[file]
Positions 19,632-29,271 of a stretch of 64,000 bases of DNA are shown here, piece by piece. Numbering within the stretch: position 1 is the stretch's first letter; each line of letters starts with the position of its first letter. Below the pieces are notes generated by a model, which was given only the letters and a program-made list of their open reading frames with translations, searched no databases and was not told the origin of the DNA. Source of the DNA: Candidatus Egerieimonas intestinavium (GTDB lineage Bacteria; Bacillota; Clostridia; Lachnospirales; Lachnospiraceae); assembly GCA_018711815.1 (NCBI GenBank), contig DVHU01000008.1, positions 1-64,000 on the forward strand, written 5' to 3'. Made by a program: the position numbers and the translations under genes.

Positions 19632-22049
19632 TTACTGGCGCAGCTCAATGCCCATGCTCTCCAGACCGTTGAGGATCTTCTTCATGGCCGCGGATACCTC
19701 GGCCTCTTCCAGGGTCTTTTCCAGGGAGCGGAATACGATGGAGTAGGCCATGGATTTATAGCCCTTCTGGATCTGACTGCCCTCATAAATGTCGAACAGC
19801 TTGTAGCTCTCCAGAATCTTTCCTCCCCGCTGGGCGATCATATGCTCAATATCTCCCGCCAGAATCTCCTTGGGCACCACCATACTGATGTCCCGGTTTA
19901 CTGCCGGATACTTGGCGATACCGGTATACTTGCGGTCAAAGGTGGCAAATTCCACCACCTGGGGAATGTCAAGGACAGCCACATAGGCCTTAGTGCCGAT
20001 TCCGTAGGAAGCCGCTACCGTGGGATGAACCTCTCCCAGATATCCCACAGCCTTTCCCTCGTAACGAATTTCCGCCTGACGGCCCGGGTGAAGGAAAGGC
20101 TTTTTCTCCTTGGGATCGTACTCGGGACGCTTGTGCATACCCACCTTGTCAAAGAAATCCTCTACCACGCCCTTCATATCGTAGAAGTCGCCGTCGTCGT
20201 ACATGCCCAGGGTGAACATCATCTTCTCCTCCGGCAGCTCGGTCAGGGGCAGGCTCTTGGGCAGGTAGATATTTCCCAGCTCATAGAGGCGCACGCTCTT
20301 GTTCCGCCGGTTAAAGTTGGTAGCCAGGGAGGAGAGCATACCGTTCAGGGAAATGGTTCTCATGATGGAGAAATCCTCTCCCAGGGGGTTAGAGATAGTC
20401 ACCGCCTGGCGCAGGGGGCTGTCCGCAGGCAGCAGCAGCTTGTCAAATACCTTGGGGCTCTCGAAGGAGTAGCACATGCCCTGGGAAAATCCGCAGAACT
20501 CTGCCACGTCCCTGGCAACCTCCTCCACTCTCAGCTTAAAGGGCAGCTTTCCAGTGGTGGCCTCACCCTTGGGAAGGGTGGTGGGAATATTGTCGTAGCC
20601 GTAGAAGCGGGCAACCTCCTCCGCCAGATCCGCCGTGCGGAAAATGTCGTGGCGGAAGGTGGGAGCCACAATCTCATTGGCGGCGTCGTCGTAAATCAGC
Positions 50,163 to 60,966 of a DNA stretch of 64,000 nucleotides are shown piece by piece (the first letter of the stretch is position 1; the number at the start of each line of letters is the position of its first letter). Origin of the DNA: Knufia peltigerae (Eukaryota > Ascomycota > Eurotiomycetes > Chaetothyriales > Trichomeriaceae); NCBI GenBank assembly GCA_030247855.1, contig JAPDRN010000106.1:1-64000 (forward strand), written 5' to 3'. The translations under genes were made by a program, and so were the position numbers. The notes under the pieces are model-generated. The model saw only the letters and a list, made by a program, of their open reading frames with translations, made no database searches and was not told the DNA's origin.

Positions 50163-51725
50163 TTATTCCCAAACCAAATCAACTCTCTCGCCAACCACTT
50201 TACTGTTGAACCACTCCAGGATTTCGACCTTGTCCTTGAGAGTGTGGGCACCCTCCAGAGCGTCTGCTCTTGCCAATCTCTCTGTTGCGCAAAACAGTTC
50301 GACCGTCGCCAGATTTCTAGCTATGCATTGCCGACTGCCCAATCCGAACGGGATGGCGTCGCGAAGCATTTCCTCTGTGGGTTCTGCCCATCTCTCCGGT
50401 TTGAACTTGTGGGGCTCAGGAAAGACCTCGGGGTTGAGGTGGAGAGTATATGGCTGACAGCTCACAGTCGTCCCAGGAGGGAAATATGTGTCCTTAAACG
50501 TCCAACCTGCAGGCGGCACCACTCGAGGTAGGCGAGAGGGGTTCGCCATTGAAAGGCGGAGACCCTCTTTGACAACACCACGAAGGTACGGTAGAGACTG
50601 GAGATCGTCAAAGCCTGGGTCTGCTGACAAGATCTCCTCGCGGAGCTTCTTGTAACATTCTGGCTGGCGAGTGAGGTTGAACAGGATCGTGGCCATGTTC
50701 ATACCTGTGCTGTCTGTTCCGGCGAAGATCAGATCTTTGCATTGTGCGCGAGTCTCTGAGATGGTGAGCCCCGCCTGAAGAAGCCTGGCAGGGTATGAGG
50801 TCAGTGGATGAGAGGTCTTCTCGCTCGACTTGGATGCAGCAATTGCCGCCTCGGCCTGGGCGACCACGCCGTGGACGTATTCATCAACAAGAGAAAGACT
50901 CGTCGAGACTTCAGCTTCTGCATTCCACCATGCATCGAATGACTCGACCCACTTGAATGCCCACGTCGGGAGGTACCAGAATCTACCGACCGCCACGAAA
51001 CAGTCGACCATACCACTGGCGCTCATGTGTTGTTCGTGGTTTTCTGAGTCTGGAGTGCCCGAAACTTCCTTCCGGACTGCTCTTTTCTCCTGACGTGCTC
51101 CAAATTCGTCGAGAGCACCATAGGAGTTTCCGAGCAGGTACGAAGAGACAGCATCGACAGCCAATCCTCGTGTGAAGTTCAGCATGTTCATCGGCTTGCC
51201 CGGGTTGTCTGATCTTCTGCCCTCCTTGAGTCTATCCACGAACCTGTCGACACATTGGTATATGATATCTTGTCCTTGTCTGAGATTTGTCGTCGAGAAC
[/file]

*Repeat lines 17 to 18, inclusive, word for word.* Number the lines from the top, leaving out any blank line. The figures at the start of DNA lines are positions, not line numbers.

50201 TACTGTTGAACCACTCCAGGATTTCGACCTTGTCCTTGAGAGTGTGGGCACCCTCCAGAGCGTCTGCTCTTGCCAATCTCTCTGTTGCGCAAAACAGTTC
50301 GACCGTCGCCAGATTTCTAGCTATGCATTGCCGACTGCCCAATCCGAACGGGATGGCGTCGCGAAGCATTTCCTCTGTGGGTTCTGCCCATCTCTCCGGT